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Boolean array implementation

 
 
aloha.kakuikanu
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      02-15-2007
JLS describes boolean array

boolean[] x

implemented via array of integers. So if there is a space
consideration, then one may want to pack bits into the integers and
define boolean array as:

class BooleanArray {
private int[] data;
public BooleanArray( int size ) {
data = new int[size/Integer.SIZE+1];
for( int i = 0; i < data.length; i++ )
data[i] = 0;
}
public boolean get( int index ) {
int row = index/Integer.SIZE;
int col = index%Integer.SIZE;
return ((data[row]>>col)&1)==1;
}
public void set( int index, boolean val ) {
int row = index/Integer.SIZE;
int col = index%Integer.SIZE;
int bitmap = data[row];
if( !val ) if( (((bitmap>>col)&1)==1) )
data[row]=bitmap ^ (1<<col);
if( val ) if( (((bitmap>>col)&1)==0) )
data[row]=bitmap | (1<<col);
}
}


Now, I found this implementation to be more than 3 times slower than
native boolean[]. Is this expected behavior, or I'm missing something?
Or, perhaps there is a well known alternative packed boolean array
implementation which doesn't suffer the above space-time tradeoff?

BTW, why boolean is not the same as byte[] (or char[] -- whatever is
smaller?-)

 
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Patricia Shanahan
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      02-15-2007
aloha.kakuikanu wrote:
> JLS describes boolean array
>
> boolean[] x
>
> implemented via array of integers. So if there is a space
> consideration, then one may want to pack bits into the integers and
> define boolean array as:

....

> Now, I found this implementation to be more than 3 times slower than
> native boolean[]. Is this expected behavior, or I'm missing something?
> Or, perhaps there is a well known alternative packed boolean array
> implementation which doesn't suffer the above space-time tradeoff?


The space/performance tradeoff is probably the reason why boolean[] is
typically implemented with one byte per boolean, rather than one bit.
Processors commonly have efficient hardware support for extracting a
byte from a word and sticking it in a register.

If you want bit packed true/false, why not use java.util.BitSet? It has
methods similar to your get and set.


>
> BTW, why boolean is not the same as byte[] (or char[] -- whatever is
> smaller?-)


At the implementation level, the systems I've measured appear to use one
byte per element. At the language level, a Java boolean is not a number
at all, so it would not make sense for an array of them to be an array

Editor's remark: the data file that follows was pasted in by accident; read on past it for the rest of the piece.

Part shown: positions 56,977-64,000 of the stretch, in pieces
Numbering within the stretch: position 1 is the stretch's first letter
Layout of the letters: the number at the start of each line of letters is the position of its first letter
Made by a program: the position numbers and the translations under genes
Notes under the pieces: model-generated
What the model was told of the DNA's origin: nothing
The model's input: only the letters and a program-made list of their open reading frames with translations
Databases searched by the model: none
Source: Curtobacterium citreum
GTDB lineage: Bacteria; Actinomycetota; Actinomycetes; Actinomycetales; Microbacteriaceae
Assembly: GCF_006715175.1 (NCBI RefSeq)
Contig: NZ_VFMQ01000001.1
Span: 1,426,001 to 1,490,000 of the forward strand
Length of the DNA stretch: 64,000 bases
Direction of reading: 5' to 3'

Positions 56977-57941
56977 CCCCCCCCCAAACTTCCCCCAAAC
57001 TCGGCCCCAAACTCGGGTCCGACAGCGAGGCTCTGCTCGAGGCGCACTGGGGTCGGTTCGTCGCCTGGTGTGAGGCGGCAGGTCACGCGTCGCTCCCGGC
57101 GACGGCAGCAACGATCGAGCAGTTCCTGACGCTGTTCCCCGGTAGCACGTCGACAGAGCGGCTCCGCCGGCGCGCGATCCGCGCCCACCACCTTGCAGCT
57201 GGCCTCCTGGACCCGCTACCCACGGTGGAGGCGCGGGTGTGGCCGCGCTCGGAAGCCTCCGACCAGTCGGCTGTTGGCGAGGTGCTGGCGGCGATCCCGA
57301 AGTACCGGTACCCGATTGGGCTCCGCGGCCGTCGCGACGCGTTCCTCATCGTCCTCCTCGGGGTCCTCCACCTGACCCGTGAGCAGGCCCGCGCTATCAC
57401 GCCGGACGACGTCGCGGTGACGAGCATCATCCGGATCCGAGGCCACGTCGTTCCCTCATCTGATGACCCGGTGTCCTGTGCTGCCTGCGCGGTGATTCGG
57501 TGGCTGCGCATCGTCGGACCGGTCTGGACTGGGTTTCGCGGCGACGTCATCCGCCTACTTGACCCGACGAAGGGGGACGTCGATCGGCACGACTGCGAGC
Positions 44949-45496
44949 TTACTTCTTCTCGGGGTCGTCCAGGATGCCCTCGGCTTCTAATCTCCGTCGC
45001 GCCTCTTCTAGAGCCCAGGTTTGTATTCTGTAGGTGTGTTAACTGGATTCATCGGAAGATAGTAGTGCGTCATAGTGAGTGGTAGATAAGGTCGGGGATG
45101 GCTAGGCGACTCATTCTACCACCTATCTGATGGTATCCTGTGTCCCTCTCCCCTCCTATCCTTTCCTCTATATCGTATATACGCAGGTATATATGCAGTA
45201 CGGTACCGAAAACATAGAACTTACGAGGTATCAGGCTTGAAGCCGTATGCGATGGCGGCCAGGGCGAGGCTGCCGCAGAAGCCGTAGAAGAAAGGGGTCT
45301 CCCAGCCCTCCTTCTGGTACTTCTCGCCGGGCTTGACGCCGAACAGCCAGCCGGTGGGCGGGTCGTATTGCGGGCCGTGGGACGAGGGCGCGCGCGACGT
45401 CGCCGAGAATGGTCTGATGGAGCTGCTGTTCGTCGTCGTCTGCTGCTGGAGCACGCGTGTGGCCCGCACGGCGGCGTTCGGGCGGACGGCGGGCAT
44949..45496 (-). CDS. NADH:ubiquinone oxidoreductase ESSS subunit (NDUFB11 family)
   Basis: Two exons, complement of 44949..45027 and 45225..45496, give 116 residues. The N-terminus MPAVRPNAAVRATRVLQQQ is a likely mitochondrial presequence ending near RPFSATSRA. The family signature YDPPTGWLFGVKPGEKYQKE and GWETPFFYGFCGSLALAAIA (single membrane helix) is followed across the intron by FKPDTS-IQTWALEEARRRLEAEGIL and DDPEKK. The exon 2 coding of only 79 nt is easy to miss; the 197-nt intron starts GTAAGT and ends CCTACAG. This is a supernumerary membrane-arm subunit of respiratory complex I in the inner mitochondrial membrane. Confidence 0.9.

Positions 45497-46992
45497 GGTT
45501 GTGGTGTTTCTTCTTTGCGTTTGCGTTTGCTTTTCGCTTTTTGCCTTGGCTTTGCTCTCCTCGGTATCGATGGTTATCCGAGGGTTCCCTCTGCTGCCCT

of numbers.

Patricia
 
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Jack Marsh
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      02-15-2007
Patricia Shanahan wrote:
> aloha.kakuikanu wrote:
>> JLS describes boolean array
>>
>> boolean[] x
>>
>> implemented via array of integers. So if there is a space
>> consideration, then one may want to pack bits into the integers and
>> define boolean array as:

> ...
>
>> Now, I found this implementation to be more than 3 times slower than
>> native boolean[]. Is this expected behavior, or I'm missing something?
>> Or, perhaps there is a well known alternative packed boolean array
>> implementation which doesn't suffer the above space-time tradeoff?

>
> The space/performance tradeoff is probably the reason why boolean[] is
> typically implemented with one byte per boolean, rather than one bit.
> Processors commonly have efficient hardware support for extracting a
> byte from a word and sticking it in a register.
>
> If you want bit packed true/false, why not use java.util.BitSet? It has
> methods similar to your get and set.


java.util.BitSet is actually slower than the OP submitted code. But the
OP code is far from optimal. The following snippit will speed up his
code by about 1/3. But it will still be 1/2 the speed of a boolean []
version. But as Patrica has pointed the speed of boolean [] is at the
cost of memory. boolean [] = new boolean[100000000] (that 100 million )
will take 100 Mbytes of heap. The OP's BooleanArray class and
java.util.BitSet will both take a little over 12 Mbytes. So a boolean []
may be suitable for small sets but not for large sets.

// code to speed up OP version

public void set (int i, boolean b) {
if(b) set(i);
else clear(i);
}
public void set (int i) {
data[i>>5]|=(1<<(i & 0x1f));
}
public void clear (int i) {
data[i>>5] &=~(1<<(i & 0x1f));
}
public boolean get (int i) {
return (data[i>>5] & (1<<(i & 0x1f)))!=0;